History with the CEI
PAGE UNDER CONSTRUCTION
Historically, the 160 acres of land was owned by the Canadian Pacific railroad (CPR). The CPR developed a pond at the headwaters of Horse Creek, but made no further alterations to the land. In the 1920’s, the land was sold to the Viney's, a family of ranchers. Due to the characteristics of the land, the Viney's considered it unsuitable for farming and so, for 35 years, the land remained untouched. When the founders of the CRI, the Smeeton's, purchased the land in 1964 the only change they made was to build the Main House and dig a well. Otherwise, the land was left as it was. As a result, the 160 acres of land of the CRI situated on is one of the last remaining stretches of truly unspoiled native vegetation in the area.
*SEE IF CAN TIGHTEN THIS UP AND INCLUDE THE BULK IN THE HISTORY/ABOUT US**
The Institute founded an international Cetacean survey (est.
1986 –ongoing). Upon request, the CEI has providedcaptive management
evaluations (eg. 2002, S.S.Waters, An Evaluation of Five Zoos in
Indonesia,WSPA, 2001, C.Smeeton, Husbandry Notebook, 2^nd Edition North
American river otter, AZA small carnivore TAG). The Institute provides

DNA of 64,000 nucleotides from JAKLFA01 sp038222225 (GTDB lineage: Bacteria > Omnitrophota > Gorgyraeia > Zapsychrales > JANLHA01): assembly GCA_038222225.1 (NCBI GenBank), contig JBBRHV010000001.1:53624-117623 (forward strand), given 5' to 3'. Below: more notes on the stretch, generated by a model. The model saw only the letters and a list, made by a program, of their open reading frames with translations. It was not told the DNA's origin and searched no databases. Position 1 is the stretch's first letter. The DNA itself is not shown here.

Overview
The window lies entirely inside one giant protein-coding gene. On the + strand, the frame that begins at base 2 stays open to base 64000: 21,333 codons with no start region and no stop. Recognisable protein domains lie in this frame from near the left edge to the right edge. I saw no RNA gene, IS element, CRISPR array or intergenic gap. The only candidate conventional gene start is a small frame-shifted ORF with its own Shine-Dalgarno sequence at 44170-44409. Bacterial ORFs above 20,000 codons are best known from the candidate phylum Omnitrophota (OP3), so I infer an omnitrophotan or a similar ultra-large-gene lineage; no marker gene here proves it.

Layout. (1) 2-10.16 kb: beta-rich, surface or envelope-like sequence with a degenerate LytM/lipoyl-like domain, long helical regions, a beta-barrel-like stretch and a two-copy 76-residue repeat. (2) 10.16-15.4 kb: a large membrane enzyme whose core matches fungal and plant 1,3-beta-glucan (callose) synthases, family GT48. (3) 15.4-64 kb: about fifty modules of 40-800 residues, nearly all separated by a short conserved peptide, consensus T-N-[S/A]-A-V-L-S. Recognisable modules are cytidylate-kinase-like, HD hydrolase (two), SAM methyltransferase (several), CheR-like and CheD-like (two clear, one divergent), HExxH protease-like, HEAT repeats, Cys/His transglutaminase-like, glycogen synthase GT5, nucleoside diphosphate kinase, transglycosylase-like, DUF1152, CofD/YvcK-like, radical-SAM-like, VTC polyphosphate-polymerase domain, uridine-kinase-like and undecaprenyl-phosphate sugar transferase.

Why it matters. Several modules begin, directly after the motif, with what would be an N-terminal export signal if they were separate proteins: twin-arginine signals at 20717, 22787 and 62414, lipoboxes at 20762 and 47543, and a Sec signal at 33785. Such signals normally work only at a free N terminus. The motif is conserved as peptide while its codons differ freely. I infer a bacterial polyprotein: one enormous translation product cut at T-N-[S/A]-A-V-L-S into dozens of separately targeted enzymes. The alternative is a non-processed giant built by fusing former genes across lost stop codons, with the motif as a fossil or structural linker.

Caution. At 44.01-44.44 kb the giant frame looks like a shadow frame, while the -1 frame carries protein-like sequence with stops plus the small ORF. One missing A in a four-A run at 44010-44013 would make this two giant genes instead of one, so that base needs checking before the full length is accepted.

Field Station research facilities to undergraduate, graduate and post
graduate students. In addition to AWRA, the CEI is a member of the
International Union for the Conservation of Nature, IUCN, Reintroduction
Specialist Group, the IUCN Behavioural Action Group, the Organization of
Biological Field Stations, the canadian National Swift Fox Recovery
team, the USA Swift Fox Conservation Team, and Grasstemper a
Russian-based international organization devoted to the preservation,
conservation and research on the world’s temperate grasslands.
for reintroduction (1972), initiated the Canadian swift fox
reintroduction programme (1978 – 1997), the first swift fox
reintroduction in the USA (1998-2002) and is currently working in
partnership on the first reintroduction of swift fox on aboriginal land